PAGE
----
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Breda Tebaldi-Zari

theponja

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Seems time to review Italian projects :)

About the Tebaldi-Zari:

"An engineer named Tebaldi designed the Tebaldi-Zari, which was a was a single-seat wooden sesquiplane with heavily staggered wings and a 142 kW (190 hp) Isotta-Fraschini water-cooled V6 engine driving a two-bladed tractor propeller. Its fixed, tail skid landing gear was of very unusual configuration; the main gear was of very wide track and had oversized main wheels with their axle incorporated into the lower wing. "
from wikipedia: http://en.wikipedia.org/wiki/Tebaldi-Zari

I wonder why they designed the landing gear on that way. I've found just a couple of pictures online. Anyone has more information? a 3d view ?

Regards
Luis
 

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Grey Havoc

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It almost looks like it was intended for use from very rough airstrips. Perhaps the designers were originally aiming at some Italian requirement in the 1918/19 timeframe for a aircraft that could operate under colonial conditions? Just a guess.
 

frank

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I'm thinking drag reduction. It looks very sleek with the upper wing mounted so closely on top of the fuselage. Maybe some structural advantage to using the wheels' axle as the lower wing spar as well.
 

taildragger

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frank said:
I'm thinking drag reduction. It looks very sleek with the upper wing mounted so closely on top of the fuselage. Maybe some structural advantage to using the wheels' axle as the lower wing spar as well.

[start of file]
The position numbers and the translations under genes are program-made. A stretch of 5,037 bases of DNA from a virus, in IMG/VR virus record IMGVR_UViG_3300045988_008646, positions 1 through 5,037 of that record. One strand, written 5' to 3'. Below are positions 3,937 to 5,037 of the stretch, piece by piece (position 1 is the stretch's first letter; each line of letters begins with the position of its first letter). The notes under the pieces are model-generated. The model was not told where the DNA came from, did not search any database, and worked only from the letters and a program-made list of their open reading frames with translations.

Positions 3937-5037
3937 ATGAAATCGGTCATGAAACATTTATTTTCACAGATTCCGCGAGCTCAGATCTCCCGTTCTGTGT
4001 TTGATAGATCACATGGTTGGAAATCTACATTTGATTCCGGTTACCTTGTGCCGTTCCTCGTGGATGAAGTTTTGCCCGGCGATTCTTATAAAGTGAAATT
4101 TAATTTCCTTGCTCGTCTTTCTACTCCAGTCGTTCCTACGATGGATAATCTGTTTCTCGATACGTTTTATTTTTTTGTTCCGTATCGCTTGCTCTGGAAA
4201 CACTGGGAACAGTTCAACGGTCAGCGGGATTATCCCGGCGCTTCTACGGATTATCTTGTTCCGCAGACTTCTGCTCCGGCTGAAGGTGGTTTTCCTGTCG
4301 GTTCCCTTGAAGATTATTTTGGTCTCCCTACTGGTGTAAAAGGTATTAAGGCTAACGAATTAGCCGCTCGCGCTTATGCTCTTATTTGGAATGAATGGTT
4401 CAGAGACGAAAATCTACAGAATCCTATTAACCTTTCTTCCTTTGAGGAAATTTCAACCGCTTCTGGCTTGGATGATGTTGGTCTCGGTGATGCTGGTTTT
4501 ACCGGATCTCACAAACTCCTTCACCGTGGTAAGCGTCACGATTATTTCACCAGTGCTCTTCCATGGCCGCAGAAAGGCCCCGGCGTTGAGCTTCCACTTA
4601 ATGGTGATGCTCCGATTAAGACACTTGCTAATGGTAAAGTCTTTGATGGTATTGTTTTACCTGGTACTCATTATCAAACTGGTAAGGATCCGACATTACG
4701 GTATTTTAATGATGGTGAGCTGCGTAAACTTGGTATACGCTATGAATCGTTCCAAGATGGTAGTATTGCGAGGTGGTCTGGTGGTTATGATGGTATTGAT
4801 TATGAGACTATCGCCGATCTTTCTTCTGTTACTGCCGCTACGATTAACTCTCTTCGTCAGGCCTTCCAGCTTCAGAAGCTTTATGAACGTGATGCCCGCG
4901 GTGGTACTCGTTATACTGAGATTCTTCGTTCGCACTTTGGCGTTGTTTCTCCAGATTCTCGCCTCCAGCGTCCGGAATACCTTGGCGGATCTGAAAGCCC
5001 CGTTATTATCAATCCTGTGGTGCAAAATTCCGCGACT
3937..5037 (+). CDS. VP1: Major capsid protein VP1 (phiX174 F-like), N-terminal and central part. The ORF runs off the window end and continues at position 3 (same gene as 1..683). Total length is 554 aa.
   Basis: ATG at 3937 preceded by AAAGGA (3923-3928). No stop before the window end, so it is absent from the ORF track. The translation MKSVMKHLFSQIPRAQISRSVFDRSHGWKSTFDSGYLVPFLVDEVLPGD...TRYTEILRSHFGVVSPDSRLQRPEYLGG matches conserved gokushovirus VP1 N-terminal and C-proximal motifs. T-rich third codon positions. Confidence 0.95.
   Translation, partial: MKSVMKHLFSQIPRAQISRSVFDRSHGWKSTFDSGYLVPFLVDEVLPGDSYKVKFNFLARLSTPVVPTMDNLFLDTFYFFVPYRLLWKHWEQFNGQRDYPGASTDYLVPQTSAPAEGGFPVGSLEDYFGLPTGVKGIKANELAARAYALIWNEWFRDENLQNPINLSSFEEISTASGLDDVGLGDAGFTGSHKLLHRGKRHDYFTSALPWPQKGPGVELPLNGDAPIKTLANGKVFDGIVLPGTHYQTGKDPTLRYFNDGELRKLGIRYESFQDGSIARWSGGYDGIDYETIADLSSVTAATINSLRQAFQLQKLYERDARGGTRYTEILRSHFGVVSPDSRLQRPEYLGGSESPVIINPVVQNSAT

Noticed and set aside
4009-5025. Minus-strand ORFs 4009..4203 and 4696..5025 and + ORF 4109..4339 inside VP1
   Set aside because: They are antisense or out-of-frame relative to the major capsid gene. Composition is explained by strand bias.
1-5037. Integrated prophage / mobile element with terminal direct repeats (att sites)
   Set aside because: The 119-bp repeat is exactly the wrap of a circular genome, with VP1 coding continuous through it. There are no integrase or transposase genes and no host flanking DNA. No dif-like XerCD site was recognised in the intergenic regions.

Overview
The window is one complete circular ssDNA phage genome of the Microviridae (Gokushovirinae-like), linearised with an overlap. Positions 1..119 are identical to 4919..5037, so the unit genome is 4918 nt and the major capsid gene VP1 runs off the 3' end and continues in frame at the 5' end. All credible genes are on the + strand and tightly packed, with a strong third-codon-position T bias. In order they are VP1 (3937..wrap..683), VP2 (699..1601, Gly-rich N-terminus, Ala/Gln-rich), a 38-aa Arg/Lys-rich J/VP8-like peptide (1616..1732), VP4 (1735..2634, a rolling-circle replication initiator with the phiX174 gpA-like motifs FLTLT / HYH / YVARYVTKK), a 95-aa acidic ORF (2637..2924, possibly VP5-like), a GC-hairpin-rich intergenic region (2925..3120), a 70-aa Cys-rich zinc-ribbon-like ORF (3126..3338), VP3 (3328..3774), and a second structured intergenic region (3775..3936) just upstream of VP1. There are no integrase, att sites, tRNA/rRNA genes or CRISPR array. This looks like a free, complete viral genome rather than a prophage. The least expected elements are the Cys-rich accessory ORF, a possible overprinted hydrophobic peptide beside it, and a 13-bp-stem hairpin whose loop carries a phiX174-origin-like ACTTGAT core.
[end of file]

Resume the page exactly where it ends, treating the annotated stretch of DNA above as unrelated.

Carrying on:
I'm sure drag was lower, but unless the wheel was internally sprung (doubtful given the date) the arrangement seems like a great way to damage the wing structure on the high quality airfield surfaces of the day.
 

theponja

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Retrofit and Lucamax thanks a lot for the pictures.

It's very interesting in the the 3d view for the Hispano Suiza engine shows some king of wheels cover but the pictures just shows the wheels in the same way than the first version.

Taildragger I agree with you: Why compromise the wing structure with the integrated wheels? So I keep wondering what they tough to design the undercarriage on that way.
 

lucamax

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Hi, sorry for the late post, but I didn't have enough time in theese days to read and make a search about the aircraft. However... The airplane was built in 1922 for a request for a new day-fighter single seater. In the official documents, the new plane should have an engine of at almost 300 hp, an orizontal speed at least of 255 km/h, a minimal speed of 110 km/h, a range of 3 hours and a strenght coefficient of 12. The Tebladi-Zari didn't reach the strenght requests, but a prototype was built by Breda, who reproposed the aircraft with a Hispano-Suiza HS.42, in the projects was proposed an Isotta Fraschini V6. Also the prototype was not accepted and the aircraft was lost.